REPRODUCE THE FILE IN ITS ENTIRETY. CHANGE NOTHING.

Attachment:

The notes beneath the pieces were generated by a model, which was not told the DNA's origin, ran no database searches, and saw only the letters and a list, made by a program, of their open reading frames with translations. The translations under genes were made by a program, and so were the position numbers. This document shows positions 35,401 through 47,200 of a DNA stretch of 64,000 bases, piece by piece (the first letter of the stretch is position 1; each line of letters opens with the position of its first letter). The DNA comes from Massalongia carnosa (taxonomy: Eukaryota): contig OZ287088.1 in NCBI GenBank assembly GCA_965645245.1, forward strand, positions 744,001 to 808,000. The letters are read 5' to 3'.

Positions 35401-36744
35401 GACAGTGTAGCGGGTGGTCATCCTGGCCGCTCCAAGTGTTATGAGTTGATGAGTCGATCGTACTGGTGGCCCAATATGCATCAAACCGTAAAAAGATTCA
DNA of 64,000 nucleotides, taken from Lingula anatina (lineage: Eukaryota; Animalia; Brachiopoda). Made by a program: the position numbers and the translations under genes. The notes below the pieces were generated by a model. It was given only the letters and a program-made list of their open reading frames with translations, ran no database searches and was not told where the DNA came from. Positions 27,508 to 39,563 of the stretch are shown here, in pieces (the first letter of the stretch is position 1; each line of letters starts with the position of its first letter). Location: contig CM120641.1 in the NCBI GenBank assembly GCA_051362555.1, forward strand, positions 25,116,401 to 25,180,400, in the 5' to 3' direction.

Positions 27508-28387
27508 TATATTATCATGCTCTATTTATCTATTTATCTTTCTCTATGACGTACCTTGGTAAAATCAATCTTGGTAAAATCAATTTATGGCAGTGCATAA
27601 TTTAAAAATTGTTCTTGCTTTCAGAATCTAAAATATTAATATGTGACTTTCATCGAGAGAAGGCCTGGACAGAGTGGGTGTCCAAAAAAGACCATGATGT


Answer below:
The notes beneath the pieces were generated by a model, which was not told the DNA's origin, ran no database searches, and saw only the letters and a list, made by a program, of their open reading frames with translations. The translations under genes were made by a program, and so were the position numbers. This document shows positions 35,401 through 47,200 of a DNA stretch of 64,000 bases, piece by piece (the first letter of the stretch is position 1; each line of letters opens with the position of its first letter). The DNA comes from Massalongia carnosa (taxonomy: Eukaryota): contig OZ287088.1 in NCBI GenBank assembly GCA_965645245.1, forward strand, positions 744,001 to 808,000. The letters are read 5' to 3'.

Positions 35401-36744
35401 GACAGTGTAGCGGGTGGTCATCCTGGCCGCTCCAAGTGTTATGAGTTGATGAGTCGATCGTACTGGTGGCCCAATATGCATCAAACCGTAAAAAGATTCA
DNA of 64,000 nucleotides, taken from Lingula anatina (lineage: Eukaryota; Animalia; Brachiopoda). Made by a program: the position numbers and the translations under genes. The notes below the pieces were generated by a model. It was given only the letters and a program-made list of their open reading frames with translations, ran no database searches and was not told where the DNA came from. Positions 27,508 to 39,563 of the stretch are shown here, in pieces (the first letter of the stretch is position 1; each line of letters starts with the position of its first letter). Location: contig CM120641.1 in the NCBI GenBank assembly GCA_051362555.1, forward strand, positions 25,116,401 to 25,180,400, in the 5' to 3' direction.

Positions 27508-28387
27508 TATATTATCATGCTCTATTTATCTATTTATCTTTCTCTATGACGTACCTTGGTAAAATCAATCTTGGTAAAATCAATTTATGGCAGTGCATAA
27601 TTTAAAAATTGTTCTTGCTTTCAGAATCTAAAATATTAATATGTGACTTTCATCGAGAGAAGGCCTGGACAGAGTGGGTGTCCAAAAAAGACCATGATGT